A group of Chinese archaeologists and anthropologists examined the remains of an ancient grave robber found in northwest China and found that the young man was a murder victim, not a criminal. Research published in Archaeological and Anthropological Sciences.
The remains of a 25-year-old man were found in a vertical shaft that was used to rob a rich tomb from the Eastern Han Dynasty (25-202 AD). It happened back in 2010, and then the young man was considered one of the marauders who dug an underground passage into an ancient burial many years later. A recent study, which included radiocarbon analysis, has made serious adjustments to this hypothesis.
The murdered man lived in the 7th century, during the Tang Dynasty – several centuries after the sealing of the tomb. His body was thrown into the mine, when it was already 4.5 meters from the level of the tomb was filled with naturally accumulated debris. On the skull and on the bones from the side of the chest and from the back, anthropologists have found numerous traces of blows with cold weapons. A sword was found near the remains. All this points, according to researchers, to a crime – murder followed by hiding the body and the murder weapon in an abandoned mine. The young man had nothing to do with the robbery of the tomb, as probably his murderer.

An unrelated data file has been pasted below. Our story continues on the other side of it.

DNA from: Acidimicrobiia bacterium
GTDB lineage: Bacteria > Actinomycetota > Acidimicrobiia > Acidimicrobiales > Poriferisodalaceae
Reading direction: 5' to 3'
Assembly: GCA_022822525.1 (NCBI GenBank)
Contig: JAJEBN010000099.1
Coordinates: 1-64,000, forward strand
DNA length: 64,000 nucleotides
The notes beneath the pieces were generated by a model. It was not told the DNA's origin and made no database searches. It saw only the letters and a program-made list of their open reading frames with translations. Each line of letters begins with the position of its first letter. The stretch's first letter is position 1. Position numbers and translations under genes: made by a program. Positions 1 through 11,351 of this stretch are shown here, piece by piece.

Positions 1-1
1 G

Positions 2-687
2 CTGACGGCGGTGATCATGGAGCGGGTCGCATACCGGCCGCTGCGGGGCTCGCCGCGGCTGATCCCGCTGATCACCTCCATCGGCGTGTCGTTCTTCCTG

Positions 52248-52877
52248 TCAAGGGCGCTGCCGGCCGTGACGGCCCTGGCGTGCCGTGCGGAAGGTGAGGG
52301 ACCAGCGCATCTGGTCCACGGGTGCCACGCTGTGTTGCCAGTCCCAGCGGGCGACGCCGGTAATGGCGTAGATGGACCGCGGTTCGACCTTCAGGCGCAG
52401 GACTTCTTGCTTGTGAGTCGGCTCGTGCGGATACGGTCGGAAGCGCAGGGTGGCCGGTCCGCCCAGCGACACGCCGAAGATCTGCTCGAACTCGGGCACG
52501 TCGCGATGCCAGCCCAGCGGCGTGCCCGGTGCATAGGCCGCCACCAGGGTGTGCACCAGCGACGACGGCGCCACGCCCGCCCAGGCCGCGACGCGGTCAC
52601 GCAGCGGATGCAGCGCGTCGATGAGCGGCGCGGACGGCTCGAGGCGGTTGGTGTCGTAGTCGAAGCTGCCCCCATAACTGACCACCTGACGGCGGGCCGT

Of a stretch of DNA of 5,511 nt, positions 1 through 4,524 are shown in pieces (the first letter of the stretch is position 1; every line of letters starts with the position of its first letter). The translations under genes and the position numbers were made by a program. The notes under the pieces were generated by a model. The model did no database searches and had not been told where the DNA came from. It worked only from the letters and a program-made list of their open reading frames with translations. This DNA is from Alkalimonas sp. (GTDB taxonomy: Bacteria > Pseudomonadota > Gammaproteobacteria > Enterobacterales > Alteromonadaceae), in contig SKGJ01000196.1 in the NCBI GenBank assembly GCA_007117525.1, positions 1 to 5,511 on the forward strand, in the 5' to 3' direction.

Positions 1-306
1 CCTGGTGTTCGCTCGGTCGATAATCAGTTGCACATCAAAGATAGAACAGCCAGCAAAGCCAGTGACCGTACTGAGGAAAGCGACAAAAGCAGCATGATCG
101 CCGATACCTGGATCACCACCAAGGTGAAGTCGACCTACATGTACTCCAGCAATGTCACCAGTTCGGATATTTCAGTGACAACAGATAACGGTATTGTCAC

A small, 3000 square meters, ancient necropolis in the village of Shiyanzi in the Ningxia Hui Autonomous Region was discovered by accident. In 2002, it was opened by workers laying the gas pipeline. During work in 2009 and 2011, archaeologists unearthed ten tombs of the Han dynasty (202 BC – 220 AD and two later, Song or Yuan dynasty. Most of the tombs were looted in antiquity, but archaeologists still found in them pottery, iron and bronze household items, jade, coins and animal bones.
An underground passage led to one of the tombs from the surface. The tomb turned out to be large – 18 square meters, and the graves of three people have been preserved in it: an adult man, an adult woman and a child, the gender of which could not be established. Archaeologists assumed that the burial was a family one, and that the family’s social status was quite high. This was indicated by the size of the tomb and the grave goods, which, unfortunately, were heavily plundered through the very same mine.
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